With the formal formation of his backing band, The Mermaid, Dave Hause has become more adventurous. Where 2016’s Bury Me in Philly felt transitional, Kick sounds like a musician who wants to see where he can reach. The singer-songwriter still channels the Americana of his peers Brian Fallon and Craig Finn perpetuate, but there’s more of an inclination towards a (slightly more) modern America than the Ferris wheels and classic cars that you’d probably expect from the former or the drug abuse as religious metaphor of the latter. Hause allows his work to be more bass-driven, as he reflects on finding some contentment in age and sobriety.
What’s most compelling about Kick is how Hause doesn’t necessarily rely on the outbursts of emotions that drive so much of his past records. While there’s still the rockin’ singer-songwriter acoustic guitars littered throughout the album, there’s a much more 80’s inspired bass-heavy motion that trudges the album forward. Songs like the nostalgic “Saboteurs” or the fittingly-titled “Warpaint,” put more emphasis on the instrument than the singer has in his solo work. There are still a number of full-fledged straightforward punk rock songs, like “The Ditch” or “Omg.” Above all, the singer’s more contemplative songs open and close the record, with songs that question the point of making art but also the reasons we keep doing it.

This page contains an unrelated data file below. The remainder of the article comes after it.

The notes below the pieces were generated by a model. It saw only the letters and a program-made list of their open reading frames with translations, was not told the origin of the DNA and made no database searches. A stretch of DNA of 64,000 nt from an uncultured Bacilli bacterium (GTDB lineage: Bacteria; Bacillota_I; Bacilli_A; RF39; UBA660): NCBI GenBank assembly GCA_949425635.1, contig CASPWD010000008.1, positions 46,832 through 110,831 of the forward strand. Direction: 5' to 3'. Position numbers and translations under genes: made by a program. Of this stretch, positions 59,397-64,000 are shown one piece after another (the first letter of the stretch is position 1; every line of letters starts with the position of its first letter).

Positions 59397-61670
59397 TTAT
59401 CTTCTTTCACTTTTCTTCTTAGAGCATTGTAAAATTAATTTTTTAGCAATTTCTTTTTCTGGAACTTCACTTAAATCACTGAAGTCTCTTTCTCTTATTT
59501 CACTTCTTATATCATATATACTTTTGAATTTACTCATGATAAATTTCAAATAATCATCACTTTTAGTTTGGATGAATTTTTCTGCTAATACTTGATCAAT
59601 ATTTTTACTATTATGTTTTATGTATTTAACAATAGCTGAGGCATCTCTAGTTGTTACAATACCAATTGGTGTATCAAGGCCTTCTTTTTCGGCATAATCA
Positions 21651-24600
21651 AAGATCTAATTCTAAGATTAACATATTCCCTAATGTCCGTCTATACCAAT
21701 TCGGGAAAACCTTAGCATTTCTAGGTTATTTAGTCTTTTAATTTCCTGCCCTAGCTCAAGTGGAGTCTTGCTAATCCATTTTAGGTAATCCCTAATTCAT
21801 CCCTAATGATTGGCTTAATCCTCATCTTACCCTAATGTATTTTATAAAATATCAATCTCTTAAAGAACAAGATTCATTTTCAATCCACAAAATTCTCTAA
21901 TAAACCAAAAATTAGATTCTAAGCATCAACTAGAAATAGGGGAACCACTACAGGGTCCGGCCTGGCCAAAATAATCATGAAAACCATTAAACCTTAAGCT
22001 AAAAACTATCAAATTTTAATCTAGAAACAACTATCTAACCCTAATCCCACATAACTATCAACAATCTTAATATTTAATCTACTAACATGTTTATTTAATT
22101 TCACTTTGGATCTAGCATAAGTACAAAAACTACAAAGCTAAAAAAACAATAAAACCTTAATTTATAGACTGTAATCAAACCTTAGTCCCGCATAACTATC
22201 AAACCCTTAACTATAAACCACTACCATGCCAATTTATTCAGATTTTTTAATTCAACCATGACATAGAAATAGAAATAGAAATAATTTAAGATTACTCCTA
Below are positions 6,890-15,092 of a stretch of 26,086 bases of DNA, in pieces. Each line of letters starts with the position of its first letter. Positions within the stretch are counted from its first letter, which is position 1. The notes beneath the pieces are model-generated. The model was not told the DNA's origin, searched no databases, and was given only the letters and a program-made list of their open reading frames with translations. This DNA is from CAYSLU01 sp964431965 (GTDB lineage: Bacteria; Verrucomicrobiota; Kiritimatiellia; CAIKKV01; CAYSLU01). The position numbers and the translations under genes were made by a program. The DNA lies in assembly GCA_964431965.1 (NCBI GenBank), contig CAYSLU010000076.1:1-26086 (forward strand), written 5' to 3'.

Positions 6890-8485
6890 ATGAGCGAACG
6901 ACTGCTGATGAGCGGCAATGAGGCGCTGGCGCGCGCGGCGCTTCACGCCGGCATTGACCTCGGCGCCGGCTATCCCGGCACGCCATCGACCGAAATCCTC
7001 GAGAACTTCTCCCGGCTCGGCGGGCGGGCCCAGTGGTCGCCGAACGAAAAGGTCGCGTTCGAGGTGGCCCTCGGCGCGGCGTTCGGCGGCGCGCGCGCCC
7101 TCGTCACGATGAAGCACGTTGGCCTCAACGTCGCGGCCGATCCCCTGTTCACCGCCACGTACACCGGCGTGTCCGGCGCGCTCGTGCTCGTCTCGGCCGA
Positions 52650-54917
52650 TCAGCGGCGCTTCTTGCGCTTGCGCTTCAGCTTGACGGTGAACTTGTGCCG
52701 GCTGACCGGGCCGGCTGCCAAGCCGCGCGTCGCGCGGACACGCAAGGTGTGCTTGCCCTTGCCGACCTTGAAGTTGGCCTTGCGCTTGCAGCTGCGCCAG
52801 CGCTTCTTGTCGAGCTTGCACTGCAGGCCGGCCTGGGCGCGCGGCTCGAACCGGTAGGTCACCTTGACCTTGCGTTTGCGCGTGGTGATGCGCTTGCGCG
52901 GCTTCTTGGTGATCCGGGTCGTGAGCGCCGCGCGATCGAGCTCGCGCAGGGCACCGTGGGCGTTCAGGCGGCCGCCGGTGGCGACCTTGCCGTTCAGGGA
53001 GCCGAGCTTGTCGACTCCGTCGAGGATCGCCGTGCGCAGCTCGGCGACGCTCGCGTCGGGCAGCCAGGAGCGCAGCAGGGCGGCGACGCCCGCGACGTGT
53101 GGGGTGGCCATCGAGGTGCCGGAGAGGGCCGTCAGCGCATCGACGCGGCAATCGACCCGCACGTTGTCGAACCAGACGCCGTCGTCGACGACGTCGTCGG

As with his previous albums, Hause offers his listeners enough catchy, lyrical phrases for them to latch onto: “If I can’t make it out of this ditch/I better make a home of it” or the even simpler “I used to be bold.” Hause’s occasional jabs at Trump don’t offer anything we haven’t heard before, but they’re sort of resigned in a way that’s still interesting: “Maybe we should have learned to shoot to kill/Instead of learning Van Halen songs.” Hause is a product of his Gen X upbringing, but he’s offering a very similar image of the Northeast in the same way that The Gaslight Anthem’s The 59 Sound or The Wonder Years’ Suburbia does.
For fans of Hause, this album feels like a return to the drive the fueled Resolutions and Devour with a touch of the sensitivity of Bury Me In Philly. Still, it feels like he’s lost a little bit of his edge. He’s still very good and catchy, but occasionally, he gets caught up in his sloganeering rather than relentlessly tearing at an itch.